How much info is too much? (Part 3)

In the previous two parts, the general conclusion is that within the IT sector, so much emphasis is on past clients and past projects, which could be a phishing exercise to extract information about previous clients.  People bidding will feel compelled to answer because they will believe that not to do so will exclude them from an opportunity; in other words, psychologically coerced to be unprofessional through fear of loss.

  • Discussing previous clients with potential future clients is unprofessional, we have covered this in detail. However, in a sector where it has become a de facto standard, it is the case that people willing to disclose vast amounts to confidential information about previous clients are awarded contracts for being seen as more cooperative. Professionalism, or lack thereof, doesn’t often come into it.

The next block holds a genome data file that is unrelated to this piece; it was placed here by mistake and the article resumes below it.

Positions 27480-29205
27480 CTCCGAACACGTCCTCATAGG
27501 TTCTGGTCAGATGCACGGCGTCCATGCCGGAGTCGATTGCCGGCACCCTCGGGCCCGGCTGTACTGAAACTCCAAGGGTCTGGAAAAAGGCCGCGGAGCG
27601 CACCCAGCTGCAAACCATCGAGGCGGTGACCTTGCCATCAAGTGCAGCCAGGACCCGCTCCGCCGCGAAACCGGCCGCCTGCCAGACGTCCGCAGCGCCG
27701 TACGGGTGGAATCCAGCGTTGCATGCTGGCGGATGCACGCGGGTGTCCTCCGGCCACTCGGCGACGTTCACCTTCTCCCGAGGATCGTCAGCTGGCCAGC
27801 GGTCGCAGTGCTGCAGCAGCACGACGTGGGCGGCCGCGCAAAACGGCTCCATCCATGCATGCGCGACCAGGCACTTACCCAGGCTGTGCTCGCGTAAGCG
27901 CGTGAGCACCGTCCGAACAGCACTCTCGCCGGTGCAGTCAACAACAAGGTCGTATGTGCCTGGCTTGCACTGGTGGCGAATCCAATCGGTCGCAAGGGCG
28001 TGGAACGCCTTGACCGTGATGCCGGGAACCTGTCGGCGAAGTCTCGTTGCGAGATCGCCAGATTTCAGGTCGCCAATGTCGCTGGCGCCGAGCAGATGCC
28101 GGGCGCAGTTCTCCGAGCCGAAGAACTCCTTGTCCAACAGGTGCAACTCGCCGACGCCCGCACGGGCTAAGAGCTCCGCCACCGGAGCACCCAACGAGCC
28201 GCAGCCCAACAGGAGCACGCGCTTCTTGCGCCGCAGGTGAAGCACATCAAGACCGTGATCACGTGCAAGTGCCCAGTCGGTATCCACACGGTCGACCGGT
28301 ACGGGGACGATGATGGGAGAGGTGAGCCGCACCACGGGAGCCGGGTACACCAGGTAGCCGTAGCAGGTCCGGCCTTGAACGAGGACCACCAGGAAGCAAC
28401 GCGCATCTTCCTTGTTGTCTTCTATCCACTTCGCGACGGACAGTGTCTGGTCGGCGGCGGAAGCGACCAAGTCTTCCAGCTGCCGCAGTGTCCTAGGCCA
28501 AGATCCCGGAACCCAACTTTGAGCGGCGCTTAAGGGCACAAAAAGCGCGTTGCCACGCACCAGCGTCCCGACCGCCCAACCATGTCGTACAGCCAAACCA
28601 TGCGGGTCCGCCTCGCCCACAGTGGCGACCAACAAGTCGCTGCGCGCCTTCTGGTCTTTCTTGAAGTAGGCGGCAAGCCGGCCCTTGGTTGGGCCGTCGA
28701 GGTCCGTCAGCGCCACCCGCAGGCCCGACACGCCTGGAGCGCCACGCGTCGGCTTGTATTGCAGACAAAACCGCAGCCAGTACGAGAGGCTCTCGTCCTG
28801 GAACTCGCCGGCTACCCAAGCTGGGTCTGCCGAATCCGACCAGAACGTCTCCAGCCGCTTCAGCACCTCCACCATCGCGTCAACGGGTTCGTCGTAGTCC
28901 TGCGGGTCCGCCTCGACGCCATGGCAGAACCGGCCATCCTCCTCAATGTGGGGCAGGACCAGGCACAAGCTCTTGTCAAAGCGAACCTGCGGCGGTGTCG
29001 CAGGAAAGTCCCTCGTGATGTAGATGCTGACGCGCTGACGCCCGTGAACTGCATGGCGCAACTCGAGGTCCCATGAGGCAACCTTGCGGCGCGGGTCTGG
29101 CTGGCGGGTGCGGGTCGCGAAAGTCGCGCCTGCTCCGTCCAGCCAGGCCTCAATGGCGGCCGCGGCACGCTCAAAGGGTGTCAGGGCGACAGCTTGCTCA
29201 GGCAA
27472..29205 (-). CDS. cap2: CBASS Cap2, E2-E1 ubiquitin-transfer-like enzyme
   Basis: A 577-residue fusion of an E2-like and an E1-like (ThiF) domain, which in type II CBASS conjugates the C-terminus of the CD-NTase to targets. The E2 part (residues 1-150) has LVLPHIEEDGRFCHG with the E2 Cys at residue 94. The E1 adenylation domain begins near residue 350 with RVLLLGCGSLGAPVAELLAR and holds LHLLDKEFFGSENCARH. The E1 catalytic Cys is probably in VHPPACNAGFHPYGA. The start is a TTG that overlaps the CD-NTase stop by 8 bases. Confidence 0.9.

• There are no regulations which protect client confidentiality in IT. Unlike other professions, IT and IT security don’t have licences that could be revoked by failing to take confidentiality seriously or any sanctions at a regulatory level. There are terms of business and non-disclosure agreements which provide protection, but the onus is on clients to enforce such contracts.

What is professional and unprofessional is somewhat subjective.  The majority of solicitors care deeply about client confidentiality as part of their profession, but the same is not in Information Technology. Consequently, it becomes challenging to compare the two as the definitions of professionalism are kilometres apart.

At a time when news articles are published daily about cyber threats and data breaches, is it time for a behaviour change when it comes to client confidentiality? Gone are the days where someone has a job for life, and here are the days where large numbers of IT practices offer valuable services to large numbers of individual businesses. Professionals in the IT sector have often participated in 100s of projects and accumulated vast knowledge about the inner workings of their own or their employers’ clients.